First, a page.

What we know so far: Proposed U.S. sanctions vs PH officials in drug war
MANILA, Philippines (3rd UPDATE) – Lawmakers in the United States have started taking action to sanction Philippine officials linked to human rights violations under the Duterte administration and the detention of opposition Senator Leila de Lima.
In particular, US Senators have proposed legislation that sets in motion processes for imposing travel restriction and financial sanctions on Philippine officials found to have been involved in De Lima's imprisonment and extrajudicial killings seen under President Rodrigo Duterte's war on drugs.
The proposed sanctions were included in a resolution adopted by the US Senate committee on foreign relations last December 11 and in an separate amendment to the US government's proposed budget for 2020.
Here's what we know so far from the movement of these pieces of legislation:
What are the sanctions and how were they proposed? There are currently two separate measures through which sanctions against Philippine officials linked to killing in the drug war and De Lima's detention are being proposed.
The first of these is an amendment in the 2020 state and foreign operations appropriations bill tackled by the US Senate appropriations committee. The amendment proposes denying entry to those involved in the detention De Lima. It was included in the bill's general provisions, which the Senate appropriations committee approved last September.
Specifically, the section "Prohibition on Entry" said the US Secretary of State "shall apply subsection (c) to foreign government officials about whom the Secretary has credible information have been involved in the wrongful imprisonment of.... Senator Leila de Lima who was arrested in the Philippines in 2017."
The provision calls for the same action against officials of the Egyptian government for the "wrongful detention" of an American citizen and government officials of Turkey, Egypt, or Saudi Arabia over "wrongful detention of locally employed staff of a U.S. diplomatic mission or a U.S. citizen or national."
The second is US Senate resolution 142, which condemned De Lima's imprisonment and denounced arrest and detention of human rights defenders and political leaders who have "exercised their right to freedom of expression." This includes the harassment of media, particularly Rappler and its CEO Maria Ressa.
The Senate resolution is most notable for invoking the Global Magnitsky Act, which is the US' law that gives its executive branch the power to impose visa and travel restrictions and financial sanctions on human rights violators anywhere in the world. (READ: Why the Global Magnitsky Act matters to the Philippines)
According to the Senate resolution, proposed Global Magnitksy sanctions cover the following parties:
- Members of the security forces and official of the Government of the Philippines responsible for exrtajudicial killings
- Officials of the Government of the Philippines responsible for orchestrating the arrest and prolonged detention of Senator De Lima
If sanctions are imposed, affected officials may be denied US visas and may have their bank accounts and assets in America frozen.
What's the status? On Monday, December 23, US President Donald Trump signed the US 2020 budget, which included the provision sanctioning Philippine officials.
With the measure enacted into law, the US Secretary of State – who, in this case is Secretary Mike Pompeo, will prohibit from entering the US, Philippine officials about whom he has "credible information [to] have been involved in the wrongful imprisonment" of De Lima.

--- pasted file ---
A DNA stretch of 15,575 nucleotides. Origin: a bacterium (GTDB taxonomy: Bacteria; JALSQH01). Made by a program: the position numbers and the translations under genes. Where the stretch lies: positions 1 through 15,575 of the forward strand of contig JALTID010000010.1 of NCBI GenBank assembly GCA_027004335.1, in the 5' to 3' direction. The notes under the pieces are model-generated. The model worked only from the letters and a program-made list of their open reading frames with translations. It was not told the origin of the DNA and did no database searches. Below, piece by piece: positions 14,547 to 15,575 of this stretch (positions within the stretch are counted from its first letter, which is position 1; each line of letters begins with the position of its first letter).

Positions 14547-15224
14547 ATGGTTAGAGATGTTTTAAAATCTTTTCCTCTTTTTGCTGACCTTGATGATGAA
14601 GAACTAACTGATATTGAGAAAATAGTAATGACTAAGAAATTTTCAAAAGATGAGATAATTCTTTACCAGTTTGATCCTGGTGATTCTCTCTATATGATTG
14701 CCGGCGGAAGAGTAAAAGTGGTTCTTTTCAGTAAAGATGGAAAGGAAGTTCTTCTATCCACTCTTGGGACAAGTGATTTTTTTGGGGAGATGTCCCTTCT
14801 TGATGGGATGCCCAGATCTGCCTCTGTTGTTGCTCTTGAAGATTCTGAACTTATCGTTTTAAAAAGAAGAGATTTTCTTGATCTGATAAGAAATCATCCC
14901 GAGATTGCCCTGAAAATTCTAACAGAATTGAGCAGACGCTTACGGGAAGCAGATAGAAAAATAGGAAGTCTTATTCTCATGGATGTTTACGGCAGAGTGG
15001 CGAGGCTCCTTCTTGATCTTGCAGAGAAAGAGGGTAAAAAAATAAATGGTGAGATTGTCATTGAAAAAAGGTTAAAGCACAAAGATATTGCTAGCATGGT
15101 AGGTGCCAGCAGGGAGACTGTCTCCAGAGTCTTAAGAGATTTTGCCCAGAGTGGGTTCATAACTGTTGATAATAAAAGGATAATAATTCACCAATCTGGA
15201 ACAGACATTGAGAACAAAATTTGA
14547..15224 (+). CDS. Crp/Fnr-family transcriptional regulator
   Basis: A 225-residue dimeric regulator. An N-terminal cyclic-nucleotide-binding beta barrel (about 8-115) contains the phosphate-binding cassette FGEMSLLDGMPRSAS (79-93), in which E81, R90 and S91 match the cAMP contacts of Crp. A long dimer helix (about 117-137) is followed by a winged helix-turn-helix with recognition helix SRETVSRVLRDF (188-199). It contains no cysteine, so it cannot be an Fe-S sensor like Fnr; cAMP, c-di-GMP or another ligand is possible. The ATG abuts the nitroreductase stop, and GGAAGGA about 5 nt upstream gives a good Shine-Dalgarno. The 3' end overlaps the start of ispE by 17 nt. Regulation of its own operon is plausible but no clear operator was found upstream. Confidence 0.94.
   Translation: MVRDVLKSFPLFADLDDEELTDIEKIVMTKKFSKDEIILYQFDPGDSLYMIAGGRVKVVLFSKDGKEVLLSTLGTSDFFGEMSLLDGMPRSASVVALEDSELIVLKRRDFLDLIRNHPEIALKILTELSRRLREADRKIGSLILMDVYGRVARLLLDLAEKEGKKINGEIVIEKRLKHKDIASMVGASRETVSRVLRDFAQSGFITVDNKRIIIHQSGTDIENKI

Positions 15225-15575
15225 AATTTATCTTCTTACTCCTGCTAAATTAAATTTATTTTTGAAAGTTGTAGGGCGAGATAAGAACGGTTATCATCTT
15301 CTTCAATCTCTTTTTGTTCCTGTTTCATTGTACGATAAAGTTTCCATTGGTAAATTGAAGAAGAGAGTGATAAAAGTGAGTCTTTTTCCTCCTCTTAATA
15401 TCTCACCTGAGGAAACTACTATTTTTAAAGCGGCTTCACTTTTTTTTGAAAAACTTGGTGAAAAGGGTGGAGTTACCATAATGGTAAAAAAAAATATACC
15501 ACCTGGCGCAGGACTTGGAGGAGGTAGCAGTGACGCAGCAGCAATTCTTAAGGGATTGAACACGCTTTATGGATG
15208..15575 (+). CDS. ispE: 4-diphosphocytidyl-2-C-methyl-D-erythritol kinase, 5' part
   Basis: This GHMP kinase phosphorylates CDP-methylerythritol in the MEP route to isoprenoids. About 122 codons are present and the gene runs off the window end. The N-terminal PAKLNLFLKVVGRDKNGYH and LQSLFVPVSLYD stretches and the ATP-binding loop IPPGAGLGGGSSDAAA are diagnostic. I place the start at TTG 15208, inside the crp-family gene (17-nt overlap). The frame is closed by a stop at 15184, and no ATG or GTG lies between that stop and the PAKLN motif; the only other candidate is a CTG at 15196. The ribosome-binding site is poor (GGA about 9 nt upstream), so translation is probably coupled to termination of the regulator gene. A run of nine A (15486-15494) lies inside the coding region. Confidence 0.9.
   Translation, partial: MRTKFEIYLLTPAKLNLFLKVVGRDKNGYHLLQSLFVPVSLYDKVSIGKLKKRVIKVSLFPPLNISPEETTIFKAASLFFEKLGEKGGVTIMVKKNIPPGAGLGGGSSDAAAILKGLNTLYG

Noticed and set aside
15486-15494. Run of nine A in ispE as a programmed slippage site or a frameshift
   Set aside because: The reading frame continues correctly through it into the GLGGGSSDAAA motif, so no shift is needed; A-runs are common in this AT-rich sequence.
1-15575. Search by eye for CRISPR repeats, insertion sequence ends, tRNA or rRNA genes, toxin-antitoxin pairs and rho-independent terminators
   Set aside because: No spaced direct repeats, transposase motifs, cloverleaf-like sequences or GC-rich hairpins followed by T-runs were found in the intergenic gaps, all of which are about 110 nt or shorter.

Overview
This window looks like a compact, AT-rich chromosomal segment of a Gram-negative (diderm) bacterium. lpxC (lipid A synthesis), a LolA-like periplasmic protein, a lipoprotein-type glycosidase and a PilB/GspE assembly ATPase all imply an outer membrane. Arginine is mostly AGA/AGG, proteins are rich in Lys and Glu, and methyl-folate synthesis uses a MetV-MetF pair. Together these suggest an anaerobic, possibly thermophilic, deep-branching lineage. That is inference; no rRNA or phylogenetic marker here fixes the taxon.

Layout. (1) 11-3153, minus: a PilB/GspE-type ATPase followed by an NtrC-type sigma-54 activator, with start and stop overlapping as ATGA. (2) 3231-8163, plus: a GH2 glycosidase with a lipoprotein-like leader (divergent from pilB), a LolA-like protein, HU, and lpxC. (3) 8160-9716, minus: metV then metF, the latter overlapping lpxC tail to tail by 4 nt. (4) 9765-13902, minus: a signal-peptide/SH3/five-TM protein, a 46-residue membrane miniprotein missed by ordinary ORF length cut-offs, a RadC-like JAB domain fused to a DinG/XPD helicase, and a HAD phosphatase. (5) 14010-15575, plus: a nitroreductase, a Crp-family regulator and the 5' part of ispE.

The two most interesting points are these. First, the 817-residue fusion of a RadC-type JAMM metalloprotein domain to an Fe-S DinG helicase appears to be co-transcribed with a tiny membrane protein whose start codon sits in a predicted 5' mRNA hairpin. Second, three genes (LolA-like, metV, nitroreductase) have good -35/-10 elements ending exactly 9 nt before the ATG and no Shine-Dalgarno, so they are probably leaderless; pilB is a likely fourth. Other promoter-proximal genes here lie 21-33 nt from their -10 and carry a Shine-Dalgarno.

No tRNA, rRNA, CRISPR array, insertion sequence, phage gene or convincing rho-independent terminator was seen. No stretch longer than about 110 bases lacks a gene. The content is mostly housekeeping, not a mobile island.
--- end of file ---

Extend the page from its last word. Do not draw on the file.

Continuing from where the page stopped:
Philippine officials have responded to the sanction by insisting the detention of De Lima was "lawful," citing Supreme Court decisions that upheld her the opposition senator's detention. Six SC justices, however, dissented from the ruling with former SC senior associate justice Antonio Carpio calling De Lima's "one of the grossest injustices" in recent memory.
About 3 weeks later, on Thursday, January 9, US Senators took action once more by unanimously adopting Senate Resolution 142, invoking the Global Magnitsky Act.
President Donald Trump will have 120 days to determine if Philippine officials in question were responsible for human rights violations against De Lima and victims of extrajudicial killings.
At the end of that period, Trump will need to submit either a classified or unclassified report to the chairperson and ranking member of the US Senate committee who submitted the request for him to look into the violations. The report will include information on whether Trump "imposed or intends to impose sanctions with respect to the person."
Who proposed the sanctions? US Senators Richard Durbin (Illinois) and Patrick Leahy (Vermont) had pushed for the proposed amendment to the 2020 state and foreign operations appropriations bill, which was adopted by both the Senate and House of Representatives.
Meanwhile, US Senate resolution 142 was authored by US Democrat Senator Edward Markey (Massachusetts) and filed with Senators Durbin, Marco Rubio (Florida), Marsha Blackburn (Tennessee), and Chris Coons (Delaware).
Why were they sought? Sanctions were proposed in line with lawmakers' urging the Philippine government to release De Lima, who has been imprisoned for over 2 years now, on drug charges she asserts were fabricated by the government.
"For over 1,000 days now, Senator De Lima has languished in prison. Her crime: standing for human rights and good governance in the Philippines...[The] passage of my resolution...demonstrates broad support for accountability in her case and with others," Markey tweeted last December 12.
The sanctions were also proposed to aid in exacting accountability for the violation of human rights of the victims of extrajudicial killings.